Python to Java converters?

Ype Kingma ykingma at
Fri Jan 18 15:21:59 EST 2002


you wrote:
> Hello,
> Since discovering Jython, most of my development has switched from Java to
> Python. However the core of the app remains Java for performance reasons.
> I can see that I will need to port some more code back to java for
> performance reasons, but I still find it worth my time to work in Python and
> port ... it's simply faster and so much fun :)

Join the club.

> But porting is boring. Before I start writing a tool to automate most of the
> work, is there anything out there that already does a reasonable conversion
> of Python to Java? Any other Jython users out there that think such a tool
> would be useful?

Before you start porting: have some tests (functional and performance) ready to
verify what you're doing; Jython and Java semantics are sometimes subtly different.

Let the jython profiler guide you. Learn to read through the effects of JIT
in the profile. (After say 50 times. the JIT takes some extra time and
from then on the time taken per call/iteration is a lot less.)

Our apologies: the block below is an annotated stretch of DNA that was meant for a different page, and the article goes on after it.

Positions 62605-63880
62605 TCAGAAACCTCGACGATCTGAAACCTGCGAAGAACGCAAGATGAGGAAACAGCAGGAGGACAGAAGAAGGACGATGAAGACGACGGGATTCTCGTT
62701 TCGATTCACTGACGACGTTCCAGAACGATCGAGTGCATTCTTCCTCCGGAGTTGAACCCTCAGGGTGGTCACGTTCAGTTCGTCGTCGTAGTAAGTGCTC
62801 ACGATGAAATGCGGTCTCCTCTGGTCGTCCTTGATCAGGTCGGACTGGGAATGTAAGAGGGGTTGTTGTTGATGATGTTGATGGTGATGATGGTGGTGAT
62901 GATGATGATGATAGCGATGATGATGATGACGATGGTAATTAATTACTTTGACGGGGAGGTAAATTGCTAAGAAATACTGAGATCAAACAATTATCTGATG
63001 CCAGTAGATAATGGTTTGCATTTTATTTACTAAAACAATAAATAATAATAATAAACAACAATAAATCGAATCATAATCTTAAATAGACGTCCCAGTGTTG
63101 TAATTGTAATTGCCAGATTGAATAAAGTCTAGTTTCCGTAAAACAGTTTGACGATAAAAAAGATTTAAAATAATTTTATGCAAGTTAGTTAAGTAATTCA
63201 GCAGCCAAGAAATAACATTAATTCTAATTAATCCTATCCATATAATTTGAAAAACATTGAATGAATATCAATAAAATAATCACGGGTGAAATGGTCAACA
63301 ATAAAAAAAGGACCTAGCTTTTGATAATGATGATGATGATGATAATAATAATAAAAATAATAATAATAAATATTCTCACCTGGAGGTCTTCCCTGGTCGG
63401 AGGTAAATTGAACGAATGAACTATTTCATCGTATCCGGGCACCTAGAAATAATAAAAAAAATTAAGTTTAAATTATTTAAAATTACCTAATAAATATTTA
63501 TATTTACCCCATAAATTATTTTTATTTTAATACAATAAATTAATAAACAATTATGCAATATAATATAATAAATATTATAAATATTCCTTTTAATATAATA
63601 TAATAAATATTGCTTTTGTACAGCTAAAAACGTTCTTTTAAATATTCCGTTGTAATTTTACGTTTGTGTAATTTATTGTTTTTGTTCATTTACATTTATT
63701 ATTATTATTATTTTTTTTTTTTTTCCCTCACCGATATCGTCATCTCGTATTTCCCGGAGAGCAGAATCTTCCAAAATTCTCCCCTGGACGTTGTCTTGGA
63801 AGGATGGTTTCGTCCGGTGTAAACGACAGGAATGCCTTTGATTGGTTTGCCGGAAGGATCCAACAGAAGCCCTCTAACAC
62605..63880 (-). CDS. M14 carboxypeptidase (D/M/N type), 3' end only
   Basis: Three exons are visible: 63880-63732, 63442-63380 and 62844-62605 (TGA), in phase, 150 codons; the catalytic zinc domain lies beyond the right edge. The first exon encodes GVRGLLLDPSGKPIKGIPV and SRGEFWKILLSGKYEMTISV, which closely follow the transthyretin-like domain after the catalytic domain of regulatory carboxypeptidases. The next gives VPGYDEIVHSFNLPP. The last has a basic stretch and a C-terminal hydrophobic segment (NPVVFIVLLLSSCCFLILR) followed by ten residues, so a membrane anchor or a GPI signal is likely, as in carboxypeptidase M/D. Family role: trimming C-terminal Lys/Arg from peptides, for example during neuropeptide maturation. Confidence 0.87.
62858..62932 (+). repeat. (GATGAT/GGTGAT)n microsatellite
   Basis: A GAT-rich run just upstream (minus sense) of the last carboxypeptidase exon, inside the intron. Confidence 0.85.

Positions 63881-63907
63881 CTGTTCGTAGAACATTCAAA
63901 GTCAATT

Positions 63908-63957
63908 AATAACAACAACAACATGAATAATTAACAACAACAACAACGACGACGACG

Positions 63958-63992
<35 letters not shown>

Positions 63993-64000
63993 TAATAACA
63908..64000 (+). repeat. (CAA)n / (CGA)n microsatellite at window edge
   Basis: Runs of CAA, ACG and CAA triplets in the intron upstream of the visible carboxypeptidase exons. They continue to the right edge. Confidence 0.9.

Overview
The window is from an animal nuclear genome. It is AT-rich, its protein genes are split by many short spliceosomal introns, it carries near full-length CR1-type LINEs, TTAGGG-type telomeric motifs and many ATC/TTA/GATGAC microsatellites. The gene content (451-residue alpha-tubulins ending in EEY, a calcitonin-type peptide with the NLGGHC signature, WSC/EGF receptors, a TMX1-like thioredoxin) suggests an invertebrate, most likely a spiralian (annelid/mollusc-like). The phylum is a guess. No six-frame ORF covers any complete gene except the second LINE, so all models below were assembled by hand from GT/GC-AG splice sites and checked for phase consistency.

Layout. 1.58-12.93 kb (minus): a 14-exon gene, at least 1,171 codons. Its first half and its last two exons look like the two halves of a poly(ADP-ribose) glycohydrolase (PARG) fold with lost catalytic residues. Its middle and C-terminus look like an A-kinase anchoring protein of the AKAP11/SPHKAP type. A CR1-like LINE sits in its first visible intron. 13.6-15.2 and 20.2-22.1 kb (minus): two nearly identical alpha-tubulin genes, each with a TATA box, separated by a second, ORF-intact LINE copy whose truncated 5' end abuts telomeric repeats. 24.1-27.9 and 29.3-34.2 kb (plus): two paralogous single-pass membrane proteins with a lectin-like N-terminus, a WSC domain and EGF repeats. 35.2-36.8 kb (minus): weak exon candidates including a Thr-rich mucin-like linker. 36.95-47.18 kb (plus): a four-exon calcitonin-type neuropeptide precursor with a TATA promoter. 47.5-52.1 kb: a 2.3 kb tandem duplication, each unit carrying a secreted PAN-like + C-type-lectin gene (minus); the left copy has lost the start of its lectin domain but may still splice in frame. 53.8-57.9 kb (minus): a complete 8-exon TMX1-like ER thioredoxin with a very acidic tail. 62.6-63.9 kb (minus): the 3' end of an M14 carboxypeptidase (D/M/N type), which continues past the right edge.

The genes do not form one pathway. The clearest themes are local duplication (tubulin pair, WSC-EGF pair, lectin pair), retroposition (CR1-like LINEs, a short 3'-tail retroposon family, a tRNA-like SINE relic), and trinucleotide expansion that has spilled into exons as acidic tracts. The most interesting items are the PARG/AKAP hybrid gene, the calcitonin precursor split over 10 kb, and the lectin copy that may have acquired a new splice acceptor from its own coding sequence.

Try and optimize the python code first: choose the best algorithm,
use dicts instead of lists, try and reuse objects, avoid too long lists/strings,
etc. etc.
There are some good tips on the python web site that apply to jython as well.

After that it is unlikely that you'll gain more than a factor
of 10, except perhaps for special algorithms (eg. numerical), but there are
java libraries in many of these cases precisely for this reason.

In case there happens to be a java library available that does some of the work:
use this first. There are quite a few free java libs out there, and
a bit of searching is more interesting than debugging your own code.
You have the advantage over CPython that you can use these libs normally
unchanged. In abnormal circumstances you might have to add a bit of code
to make things visible from Jython.

That said, porting is boring indeed. What I did to minimize the work was to
create a java superclass for the jython class to be ported.
Then you need to port only the time critical methods, and move the variables
these methods use to the java superclass. Occasionally you'll need a PyObject
there, and some of the methods declared in (eg. __call__,
__str__ and __tojava__).
The non critical methods just stay on the compact (python) side, mostly

This way you can choose the methods and variables to be ported yourself, and
you might not need automatic porting tools at all.

> Thanks
> -Ed

My pleasure, have fun, boredom _can_ be avoided,

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